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ARTIST OF THE WEEK - Violinist Harriet Mackenzie

1 March 2021
AOTW Harriet



We are proud to feature a range of artists and friends through this series of Wiltshire Creative Connects films we created during the Spring of 2020.

Shining a spotlight on artists

Each week, through a series of short films, we will profile one of the amazing artists who either live locally or has worked with Wiltshire Creative.

Our next artist of the week is violinist Harriet Mackenzie. In conversation with Festival Producer Fiona Curtis, Harriet and French Choreographer Julien Guérin discuss the impact lockdown has had on creating their new commission Bach & Ballet, and how they have continued to collaborate.  Harriet will also take a look back at some of her previous work and there will be an opportunity to see her perform a new composition by Deborah Pritchard, made in response to artist Maggi Hambling’s painting ‘March 2020’, as recently featured on Grayson’s Art Club on Channel 4. 

Harriet Mackenzie – violin

“Searing Intensity... A performance full of panache.... captivating” - The Strad

Harriet Mackenzie is an internationally renowned concerto soloist and has performed across five continents. Recordings include concertos with the Royal Philharmonic Orchestra, Orchestra Nova and the English Symphony Orchestra and these have received international acclaim, including Five Star review in The Times (Richard Morrison), Editor's Choice in Gramophone Magazine (Richard Whitehouse) and a nomination for 'Recording of The Year' in Music Web International: "There is a completeness, a confidence, an honesty and a consistent lyrical beauty that has moved me again and again. These qualities all emerge in Harriet Mackenzie’s utterly magisterial performance..” - Richard Hanlon.

Harriet graduated from the Royal Academy of Music with First Class honours, M.Mus and DipRAM. In 2015 she was awarded the Richard Carne Fellowship at Trinity Laban Conservatoire of Music and in the same year, she was honoured to be made an Associate of the Royal Academy of Music (ARAM) recognising her contribution to music. In 2020 she was made Associate Artist of the Salisbury International Arts Festival.


Click on the link below from Monday to view an interview between Harriet Mackenzie and Julien Guérin, as they discuss making work during lockdown



Click on the link below from Wednesday to view a Gallery and insight into Harriet’s work.



March 2020 Premiere: Harriet Mackenzie performs Deborah Pritchard in response to Maggi Hambling painting.

Click on the link below from 7.30pm on Friday to see the Premiere of Harriet performing March 2020 written by Deborah Pritchard, in response to Maggi Hambling’s painting of the same name, which she painted at the beginning of lockdown. Maggi appeared on Grayson’s Art Club on Channel 4 and spoke to Grayson Perry about the painting.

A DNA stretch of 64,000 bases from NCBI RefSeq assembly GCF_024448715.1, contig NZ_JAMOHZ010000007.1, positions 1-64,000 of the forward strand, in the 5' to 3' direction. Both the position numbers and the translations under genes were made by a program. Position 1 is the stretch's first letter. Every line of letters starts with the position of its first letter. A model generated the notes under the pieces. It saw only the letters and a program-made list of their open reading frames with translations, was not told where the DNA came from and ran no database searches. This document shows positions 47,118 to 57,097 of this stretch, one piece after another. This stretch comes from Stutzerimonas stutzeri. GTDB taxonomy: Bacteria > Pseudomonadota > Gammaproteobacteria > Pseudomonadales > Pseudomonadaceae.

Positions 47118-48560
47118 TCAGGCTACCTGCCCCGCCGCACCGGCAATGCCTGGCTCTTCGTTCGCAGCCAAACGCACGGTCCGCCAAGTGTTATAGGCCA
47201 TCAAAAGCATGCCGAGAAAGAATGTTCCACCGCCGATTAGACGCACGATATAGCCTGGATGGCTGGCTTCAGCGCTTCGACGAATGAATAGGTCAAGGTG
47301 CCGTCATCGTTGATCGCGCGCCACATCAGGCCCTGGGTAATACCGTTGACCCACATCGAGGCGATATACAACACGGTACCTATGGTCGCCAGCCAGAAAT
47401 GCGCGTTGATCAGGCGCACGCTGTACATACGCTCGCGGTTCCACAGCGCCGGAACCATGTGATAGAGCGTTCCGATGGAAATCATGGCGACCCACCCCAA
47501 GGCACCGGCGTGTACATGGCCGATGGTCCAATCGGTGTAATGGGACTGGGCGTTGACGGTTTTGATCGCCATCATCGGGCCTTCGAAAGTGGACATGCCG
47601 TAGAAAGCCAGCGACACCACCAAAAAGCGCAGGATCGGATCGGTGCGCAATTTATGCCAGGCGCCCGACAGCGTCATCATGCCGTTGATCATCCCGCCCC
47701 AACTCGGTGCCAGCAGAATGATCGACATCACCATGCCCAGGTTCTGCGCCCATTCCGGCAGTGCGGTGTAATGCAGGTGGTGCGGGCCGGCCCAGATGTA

March 2020' for solo violin (2020)
by Deborah Pritchard

Deborah Pritchard’s ‘March 2020’ is written after Maggi Hambling’s painting of the same name, responding to the contradiction of the virus against the life force of nature, as Spring returns. It begins with an ethereal melody, like the delicate magnolia in the painting, before suddenly cascading into darkness as the virus descends. However the strength of nature cannot be held back, and as the vaporous virus dissipates, the music ascends to shimmering harmonics that leave us with a sense of hope.

Deborah Pritchard - composer
Deborah Pritchard was awarded a British Composer Award in 2017 and her music has been performed by world class ensembles such as the London Symphony Orchestra, London Sinfonietta, BBC National Orchestra of Wales and the BBC Singers.  She is a synesthetic composer and her violin concerto ‘Wall of Water’, written for Harriet Mackenzie after the paintings by Maggi Hambling, was performed at the National Gallery in 2015. She also paints music and was awarded her D.Phil from the University of Oxford.

Maggi Hambling, Harriet Mackenzie and Deborah Pritchard

Harriet, Deborah and Maggi with 'Walls of Water’ by Maggi Hambling, 2015. Photo credit is Matthew Holley

Maggi Hambling Artist

Maggi Hambling (born 1945, Suffolk). Studied with Lett Haines and Cedric Morris, and then Ipswich, Camberwell and the Slade Schools of Art. In 1980 she became the First Artist in Residence at the National Gallery, London, and in 1995 won the Jerwood Painting Prize (with Patrick Caulfield). In 1998 her sculpture A conversation with Oscar Wilde was unveiled at Adelaide Street, London, facing Charing Cross Station. 

In 2003 Scallop, a sculpture to celebrate Benjamin Britten was unveiled in Aldeburgh, Suffolk which in 2005 was awarded the Marsh Award for Excellence in Public Sculpture for Scallop. Solo museum exhibitions include Maggi Hambling, Serpentine Gallery, London, 1987, An Eye Through a Decade, Yale Center for British Art, Newhaven, Connecticut, 1991, A Matter of Life and Death, Yorkshire Sculpture Park, 1997, George Always, The Walker Art Gallery, Liverpool, 2009, Maggi Hambling - The Wave, the Fitzwilliam, Cambridge, 2010 War Requiem, Installation, SNAP 2013 purchased for Aldeburgh Music by the Monument Trust, Wall of Water, The Hermitage, St Petersburg, USSR, 2013, Walls of Water, National Gallery, London 2014, War Requiem & Aftermath, Somerset House, London 2015, Touch, British Museum 2016 / 17. 


'Edge' by Deborah Pritchard performed by violinist Harriet Mackenzie and harpist Catrin Finch